Fans' great wait for Armwood QB becomes his great weight



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Tue. July 12, 2011 | Joey Knight | Email

Fans' great wait for Armwood QB becomes his great weight

SEFFNER — For months now, the Seffner citizenry has been teased and tantalized by its new quarterback. Through passing drills and plyometrics, it has been dazzled. By way of scholarship offers and seven-on-sevens, it has been enticed.

Now, Armwood fans are antsy for more.

They want to know if the goods exist beneath the layers of promise. They want to see if Darryl Jerome Richardson Jr. can efficiently steer this earth mover of an offense to a state title.

Wait just a bit longer, insists the person who knows him better than anyone on the planet. It will be worth it.

“He’s definitely, definitely ready, and I’m not saying that because he’s my son,” Liza Johnson says. “He has the ability, strength, courage and confidence that’s needed that they haven’t even tapped into yet.”

Perhaps never before in this county has a player with so much to offer also had so much to prove.

At 6-foot-6, 235 pounds, Richardson — the Tampa Bay Tech backup who transferred this year — is a pinup for physical upside. By virtually all accounts, he has few flaws, and fewer film clips.

His spring exploits were so astounding, he received scholarship offers from Tennessee, South Florida and Ohio State, giving him more offers than game-winning scoring drives.

Now, he steps behind center for MaxPreps’ No. 2-ranked team in the nation.

“It’s not really that much pressure, but it’s pressure,” said Richardson, 16. “I’ve got to get the job done.”

Four weeks before the start of preseason practice, we know this about the Hawks’ rangy right-hander: In addition to physical tools, he possesses quality genes, support at home, a surplus of zeal and a dearth of self-consciousness.

“The best thing about Darryl, and he has no clue about this because he’s so raw, is that if he doesn’t understand something, he says, ‘Coach, I don’t understand,’ ” Hawks offensive coordinator Evan Davis said.

“A lot of times you’ll ask a kid if they understand something and they’ll just nod their head yes. He’s like, ‘Coach, I don’t get it.’ And he usually does it right the next time.”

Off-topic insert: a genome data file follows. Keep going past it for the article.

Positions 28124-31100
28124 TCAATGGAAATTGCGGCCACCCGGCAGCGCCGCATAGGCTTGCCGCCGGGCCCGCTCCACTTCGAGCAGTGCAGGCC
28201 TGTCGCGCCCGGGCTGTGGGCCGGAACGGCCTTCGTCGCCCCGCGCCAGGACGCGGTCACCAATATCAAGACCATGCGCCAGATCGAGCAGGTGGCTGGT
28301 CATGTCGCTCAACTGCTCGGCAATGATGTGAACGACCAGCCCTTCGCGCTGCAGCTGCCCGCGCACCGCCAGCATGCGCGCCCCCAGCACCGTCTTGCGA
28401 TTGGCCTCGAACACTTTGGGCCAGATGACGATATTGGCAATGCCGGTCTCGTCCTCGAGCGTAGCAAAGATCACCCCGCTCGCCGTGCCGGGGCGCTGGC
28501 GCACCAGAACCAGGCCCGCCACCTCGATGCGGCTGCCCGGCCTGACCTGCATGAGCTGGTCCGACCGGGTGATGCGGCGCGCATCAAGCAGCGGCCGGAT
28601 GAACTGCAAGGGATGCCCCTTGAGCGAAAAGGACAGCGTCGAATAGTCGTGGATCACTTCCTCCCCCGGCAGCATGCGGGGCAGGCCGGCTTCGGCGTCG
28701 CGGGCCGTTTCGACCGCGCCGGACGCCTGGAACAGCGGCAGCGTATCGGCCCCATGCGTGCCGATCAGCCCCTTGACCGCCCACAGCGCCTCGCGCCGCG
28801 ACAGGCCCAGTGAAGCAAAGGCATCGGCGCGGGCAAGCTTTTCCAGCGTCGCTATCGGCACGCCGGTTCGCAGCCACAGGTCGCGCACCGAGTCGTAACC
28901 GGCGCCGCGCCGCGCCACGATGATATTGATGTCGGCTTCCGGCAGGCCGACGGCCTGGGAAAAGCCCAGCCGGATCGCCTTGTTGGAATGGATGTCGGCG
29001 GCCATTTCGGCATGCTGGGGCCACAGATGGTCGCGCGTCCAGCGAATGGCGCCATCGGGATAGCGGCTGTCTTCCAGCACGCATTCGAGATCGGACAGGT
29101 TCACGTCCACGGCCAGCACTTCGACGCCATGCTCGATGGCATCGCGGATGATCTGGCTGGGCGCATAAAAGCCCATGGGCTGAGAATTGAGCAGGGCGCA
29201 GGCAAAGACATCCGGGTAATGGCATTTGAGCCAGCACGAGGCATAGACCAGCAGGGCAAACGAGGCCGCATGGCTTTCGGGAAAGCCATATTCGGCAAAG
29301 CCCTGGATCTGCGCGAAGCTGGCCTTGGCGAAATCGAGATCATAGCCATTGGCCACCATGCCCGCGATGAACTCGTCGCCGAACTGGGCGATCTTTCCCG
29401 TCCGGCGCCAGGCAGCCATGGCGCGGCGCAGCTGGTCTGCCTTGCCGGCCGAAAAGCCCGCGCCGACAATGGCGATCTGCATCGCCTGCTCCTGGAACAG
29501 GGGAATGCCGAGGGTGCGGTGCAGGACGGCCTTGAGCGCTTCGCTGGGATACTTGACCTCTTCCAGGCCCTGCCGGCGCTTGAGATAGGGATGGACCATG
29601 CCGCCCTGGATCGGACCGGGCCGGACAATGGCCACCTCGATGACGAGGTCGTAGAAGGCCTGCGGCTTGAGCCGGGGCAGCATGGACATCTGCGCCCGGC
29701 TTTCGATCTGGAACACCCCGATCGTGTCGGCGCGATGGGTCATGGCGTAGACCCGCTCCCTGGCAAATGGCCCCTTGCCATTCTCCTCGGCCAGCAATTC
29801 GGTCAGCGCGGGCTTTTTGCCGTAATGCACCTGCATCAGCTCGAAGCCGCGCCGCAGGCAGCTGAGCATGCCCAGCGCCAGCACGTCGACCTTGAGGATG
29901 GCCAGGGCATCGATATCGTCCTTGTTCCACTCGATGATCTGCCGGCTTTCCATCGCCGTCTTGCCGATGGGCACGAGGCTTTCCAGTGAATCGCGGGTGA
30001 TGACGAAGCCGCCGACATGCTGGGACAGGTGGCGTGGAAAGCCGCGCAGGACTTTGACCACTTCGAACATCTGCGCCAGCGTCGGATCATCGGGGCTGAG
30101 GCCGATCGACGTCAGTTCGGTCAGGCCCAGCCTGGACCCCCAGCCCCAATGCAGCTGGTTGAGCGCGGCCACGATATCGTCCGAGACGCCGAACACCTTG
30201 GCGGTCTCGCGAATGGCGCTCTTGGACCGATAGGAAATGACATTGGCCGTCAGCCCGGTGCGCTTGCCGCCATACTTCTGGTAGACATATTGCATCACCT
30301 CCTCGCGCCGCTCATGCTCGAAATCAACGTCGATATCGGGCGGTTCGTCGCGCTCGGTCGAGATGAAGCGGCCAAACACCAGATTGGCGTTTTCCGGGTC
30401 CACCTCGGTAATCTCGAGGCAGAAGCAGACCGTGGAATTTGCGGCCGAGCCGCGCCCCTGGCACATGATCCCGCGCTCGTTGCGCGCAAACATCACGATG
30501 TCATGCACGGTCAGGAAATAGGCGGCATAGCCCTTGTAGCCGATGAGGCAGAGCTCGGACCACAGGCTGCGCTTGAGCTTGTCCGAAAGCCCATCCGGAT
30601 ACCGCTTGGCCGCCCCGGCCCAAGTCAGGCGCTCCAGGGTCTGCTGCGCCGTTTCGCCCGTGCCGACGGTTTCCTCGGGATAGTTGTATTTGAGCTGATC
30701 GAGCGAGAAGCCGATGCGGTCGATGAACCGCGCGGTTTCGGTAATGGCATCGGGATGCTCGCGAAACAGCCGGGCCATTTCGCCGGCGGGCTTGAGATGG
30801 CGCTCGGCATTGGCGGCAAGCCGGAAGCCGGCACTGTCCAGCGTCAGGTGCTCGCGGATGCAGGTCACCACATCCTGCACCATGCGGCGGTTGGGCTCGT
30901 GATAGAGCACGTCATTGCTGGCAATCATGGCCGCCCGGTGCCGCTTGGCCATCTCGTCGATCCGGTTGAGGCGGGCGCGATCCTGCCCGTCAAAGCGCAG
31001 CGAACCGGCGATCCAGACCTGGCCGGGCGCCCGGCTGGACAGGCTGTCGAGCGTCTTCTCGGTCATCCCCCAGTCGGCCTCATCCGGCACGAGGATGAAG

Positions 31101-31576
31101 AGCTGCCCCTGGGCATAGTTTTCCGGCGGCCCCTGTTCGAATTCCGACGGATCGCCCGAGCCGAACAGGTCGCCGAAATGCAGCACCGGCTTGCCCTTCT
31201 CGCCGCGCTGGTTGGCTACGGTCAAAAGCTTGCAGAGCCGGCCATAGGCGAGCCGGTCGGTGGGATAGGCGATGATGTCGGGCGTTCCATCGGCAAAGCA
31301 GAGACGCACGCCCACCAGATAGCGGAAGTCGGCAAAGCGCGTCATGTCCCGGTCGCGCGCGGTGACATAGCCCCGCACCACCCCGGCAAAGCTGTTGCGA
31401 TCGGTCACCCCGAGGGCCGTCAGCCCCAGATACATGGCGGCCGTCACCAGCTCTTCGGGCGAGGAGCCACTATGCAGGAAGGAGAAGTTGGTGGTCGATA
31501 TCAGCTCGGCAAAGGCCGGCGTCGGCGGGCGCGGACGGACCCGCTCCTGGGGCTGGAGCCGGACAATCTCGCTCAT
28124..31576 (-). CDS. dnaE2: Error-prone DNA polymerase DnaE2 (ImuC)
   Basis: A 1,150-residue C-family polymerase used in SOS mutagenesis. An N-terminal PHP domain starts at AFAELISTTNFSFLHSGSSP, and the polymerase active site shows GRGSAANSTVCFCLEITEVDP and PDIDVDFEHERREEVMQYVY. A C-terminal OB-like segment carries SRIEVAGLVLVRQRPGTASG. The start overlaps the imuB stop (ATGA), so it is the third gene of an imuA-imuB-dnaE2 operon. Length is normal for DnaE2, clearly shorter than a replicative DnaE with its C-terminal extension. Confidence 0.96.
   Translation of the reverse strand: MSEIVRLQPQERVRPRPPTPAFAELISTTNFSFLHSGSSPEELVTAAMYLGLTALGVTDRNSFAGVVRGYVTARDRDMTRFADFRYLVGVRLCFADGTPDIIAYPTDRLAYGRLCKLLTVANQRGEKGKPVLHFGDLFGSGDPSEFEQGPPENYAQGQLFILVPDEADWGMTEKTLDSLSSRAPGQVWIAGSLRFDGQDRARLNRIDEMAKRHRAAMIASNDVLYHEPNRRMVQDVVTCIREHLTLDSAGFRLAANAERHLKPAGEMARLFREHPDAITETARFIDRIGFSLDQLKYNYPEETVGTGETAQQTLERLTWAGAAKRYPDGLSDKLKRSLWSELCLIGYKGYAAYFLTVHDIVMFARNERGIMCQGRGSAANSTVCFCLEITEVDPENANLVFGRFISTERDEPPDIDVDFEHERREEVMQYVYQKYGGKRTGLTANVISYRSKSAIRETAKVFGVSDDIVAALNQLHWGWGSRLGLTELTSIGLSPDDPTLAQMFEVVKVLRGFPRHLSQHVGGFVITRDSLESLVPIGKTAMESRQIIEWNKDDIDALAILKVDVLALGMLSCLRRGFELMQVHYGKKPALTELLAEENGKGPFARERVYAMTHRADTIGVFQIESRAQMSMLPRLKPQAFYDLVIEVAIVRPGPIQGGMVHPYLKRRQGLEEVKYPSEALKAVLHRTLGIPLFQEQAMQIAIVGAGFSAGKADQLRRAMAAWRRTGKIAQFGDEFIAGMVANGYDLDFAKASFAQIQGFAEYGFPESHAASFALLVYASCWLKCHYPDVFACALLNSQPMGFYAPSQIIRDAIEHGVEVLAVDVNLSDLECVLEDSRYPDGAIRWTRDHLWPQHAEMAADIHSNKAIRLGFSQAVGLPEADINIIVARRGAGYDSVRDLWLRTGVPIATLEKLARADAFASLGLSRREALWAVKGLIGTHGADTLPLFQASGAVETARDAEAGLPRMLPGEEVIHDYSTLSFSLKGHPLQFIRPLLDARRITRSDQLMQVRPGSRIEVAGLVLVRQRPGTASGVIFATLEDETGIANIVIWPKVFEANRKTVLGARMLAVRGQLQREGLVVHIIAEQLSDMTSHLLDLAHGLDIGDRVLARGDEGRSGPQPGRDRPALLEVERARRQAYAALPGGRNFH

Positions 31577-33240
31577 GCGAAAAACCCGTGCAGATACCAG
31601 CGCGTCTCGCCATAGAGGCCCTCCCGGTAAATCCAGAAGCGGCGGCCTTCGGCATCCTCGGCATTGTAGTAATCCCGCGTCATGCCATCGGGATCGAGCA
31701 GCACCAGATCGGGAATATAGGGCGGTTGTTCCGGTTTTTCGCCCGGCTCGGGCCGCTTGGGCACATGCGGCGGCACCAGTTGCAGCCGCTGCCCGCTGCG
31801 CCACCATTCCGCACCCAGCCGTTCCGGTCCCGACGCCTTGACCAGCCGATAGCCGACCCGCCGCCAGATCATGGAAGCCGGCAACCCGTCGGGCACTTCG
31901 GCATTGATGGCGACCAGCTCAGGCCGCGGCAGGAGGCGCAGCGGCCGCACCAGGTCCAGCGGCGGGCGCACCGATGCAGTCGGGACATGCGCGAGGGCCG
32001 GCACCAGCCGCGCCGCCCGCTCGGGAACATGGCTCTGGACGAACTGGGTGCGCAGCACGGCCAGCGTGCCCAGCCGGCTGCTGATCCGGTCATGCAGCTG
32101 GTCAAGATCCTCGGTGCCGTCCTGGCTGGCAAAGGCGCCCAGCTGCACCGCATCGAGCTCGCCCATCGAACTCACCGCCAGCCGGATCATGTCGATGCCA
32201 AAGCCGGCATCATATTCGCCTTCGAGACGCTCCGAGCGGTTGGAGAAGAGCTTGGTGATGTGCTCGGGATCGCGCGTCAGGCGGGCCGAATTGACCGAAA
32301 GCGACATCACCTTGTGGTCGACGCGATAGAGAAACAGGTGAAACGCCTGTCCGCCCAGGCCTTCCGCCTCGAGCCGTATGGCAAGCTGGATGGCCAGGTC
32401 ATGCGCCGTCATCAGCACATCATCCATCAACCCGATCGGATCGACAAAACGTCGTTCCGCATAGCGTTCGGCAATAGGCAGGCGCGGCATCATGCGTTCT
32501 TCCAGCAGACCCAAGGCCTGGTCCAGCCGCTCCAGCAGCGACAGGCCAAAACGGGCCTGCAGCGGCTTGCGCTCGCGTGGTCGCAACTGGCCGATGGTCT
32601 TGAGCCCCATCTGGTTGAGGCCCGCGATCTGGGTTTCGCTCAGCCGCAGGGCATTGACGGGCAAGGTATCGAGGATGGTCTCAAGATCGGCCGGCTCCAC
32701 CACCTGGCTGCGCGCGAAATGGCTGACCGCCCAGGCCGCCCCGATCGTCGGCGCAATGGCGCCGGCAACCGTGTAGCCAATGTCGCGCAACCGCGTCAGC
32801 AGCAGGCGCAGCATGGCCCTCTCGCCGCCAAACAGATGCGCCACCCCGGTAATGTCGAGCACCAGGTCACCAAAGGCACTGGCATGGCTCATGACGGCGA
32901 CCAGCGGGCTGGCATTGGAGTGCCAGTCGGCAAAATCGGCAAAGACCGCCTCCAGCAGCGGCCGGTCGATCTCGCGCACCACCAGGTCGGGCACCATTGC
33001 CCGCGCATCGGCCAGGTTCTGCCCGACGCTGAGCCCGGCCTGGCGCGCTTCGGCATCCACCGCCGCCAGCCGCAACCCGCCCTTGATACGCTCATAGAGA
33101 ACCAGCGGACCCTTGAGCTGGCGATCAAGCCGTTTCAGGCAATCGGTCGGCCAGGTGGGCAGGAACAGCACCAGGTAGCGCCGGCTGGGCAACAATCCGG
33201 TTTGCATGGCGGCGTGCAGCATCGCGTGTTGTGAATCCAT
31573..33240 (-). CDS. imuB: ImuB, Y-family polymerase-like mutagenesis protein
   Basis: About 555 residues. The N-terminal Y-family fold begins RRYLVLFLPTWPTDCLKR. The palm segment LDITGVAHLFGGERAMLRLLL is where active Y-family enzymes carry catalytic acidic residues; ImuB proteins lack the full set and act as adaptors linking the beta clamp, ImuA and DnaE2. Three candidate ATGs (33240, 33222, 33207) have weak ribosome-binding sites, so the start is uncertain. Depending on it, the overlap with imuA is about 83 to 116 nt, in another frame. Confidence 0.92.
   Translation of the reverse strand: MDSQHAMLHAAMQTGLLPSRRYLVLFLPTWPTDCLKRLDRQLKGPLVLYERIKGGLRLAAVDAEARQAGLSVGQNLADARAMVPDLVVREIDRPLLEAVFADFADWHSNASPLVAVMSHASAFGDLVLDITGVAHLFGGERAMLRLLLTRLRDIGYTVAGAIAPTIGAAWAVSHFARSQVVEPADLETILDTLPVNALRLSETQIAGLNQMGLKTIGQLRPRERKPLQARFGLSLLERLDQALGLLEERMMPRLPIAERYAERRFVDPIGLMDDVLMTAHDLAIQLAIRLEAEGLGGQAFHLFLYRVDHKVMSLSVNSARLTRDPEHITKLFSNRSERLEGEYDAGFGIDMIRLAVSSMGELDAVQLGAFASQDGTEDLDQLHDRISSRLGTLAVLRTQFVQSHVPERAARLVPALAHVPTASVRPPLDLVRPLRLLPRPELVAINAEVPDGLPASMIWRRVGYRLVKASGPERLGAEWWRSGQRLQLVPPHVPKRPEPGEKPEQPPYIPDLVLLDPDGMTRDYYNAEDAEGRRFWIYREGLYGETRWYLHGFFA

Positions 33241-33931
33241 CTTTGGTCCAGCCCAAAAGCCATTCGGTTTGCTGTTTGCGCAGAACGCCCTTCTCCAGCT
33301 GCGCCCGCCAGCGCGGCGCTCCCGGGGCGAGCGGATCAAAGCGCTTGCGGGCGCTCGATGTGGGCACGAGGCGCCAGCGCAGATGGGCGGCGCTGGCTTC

The oldest of two kids being raised by a single mom, Darryl’s father played at South Florida juggernaut Miami Northwestern. His uncle, Ron Johnson, played at Armwood, joined the Marines and made USF’s inaugural team as a 25-year-old freshman defensive end in 1997.

Darryl seemed destined to join that football heritage while still in diapers.

“He had (throwing) accuracy before he could even walk,” said Liza, noting Darryl Sr. remains a big part of her son’s life. “We all joked about how he was just so strong; it was amazing.”

By age 8, he was playing nose guard for the Ybor City Boys & Girls Club Eagles, arguably the best local pee wee team ever assembled.

The stars — Hawks tailback Matt Jones, former Plant two-way beast (and current FSU freshman) James Wilder Jr. and 2010 Florida Mr. Football Quentin Williams — were 10 and 11. Richardson had to play on their team because of his size.

“He started getting kind of chubby from, like, fifth grade to seventh,” Liza said. “But when he came back from the summer to go to eighth grade he was like this tall, slim, totally different person. He had a big burst.”

By his freshman year at Tampa Bay Tech, Richardson had reached the varsity as a late-season call-up. By his sophomore season, he was backing up established senior Jonathon Williams in an option-heavy offense.

“I think one of the things a lot of people miss is, regardless of his tangible skills, he still had to be able to grow into the role mentally,” former TBT offensive coordinator Daryl Stewart said. “And we had a kid who was a senior who was capable of doing many things.”

Seemingly destined to step in as the Titans’ starter this fall, Richardson’s family opted to move him to Armwood, where he has flourished academically. Liza confirms he earned straight-As in the final nine-week term.

On the field, Davis said he also has evolved into a quick study. Insulated by Jones and arguably the state’s best offensive line, Richardson is being nurtured minus the mental gravity of having to carry the Hawks’ offense himself.

But in a pinch, can he? Can he brandish a passer rating as staggering as his frame? A fan base awaits the answer.

“It’s coming,” Hawks coach Sean Callahan said of Richardson’s development. “And the good thing is, the mental part’s coming.”

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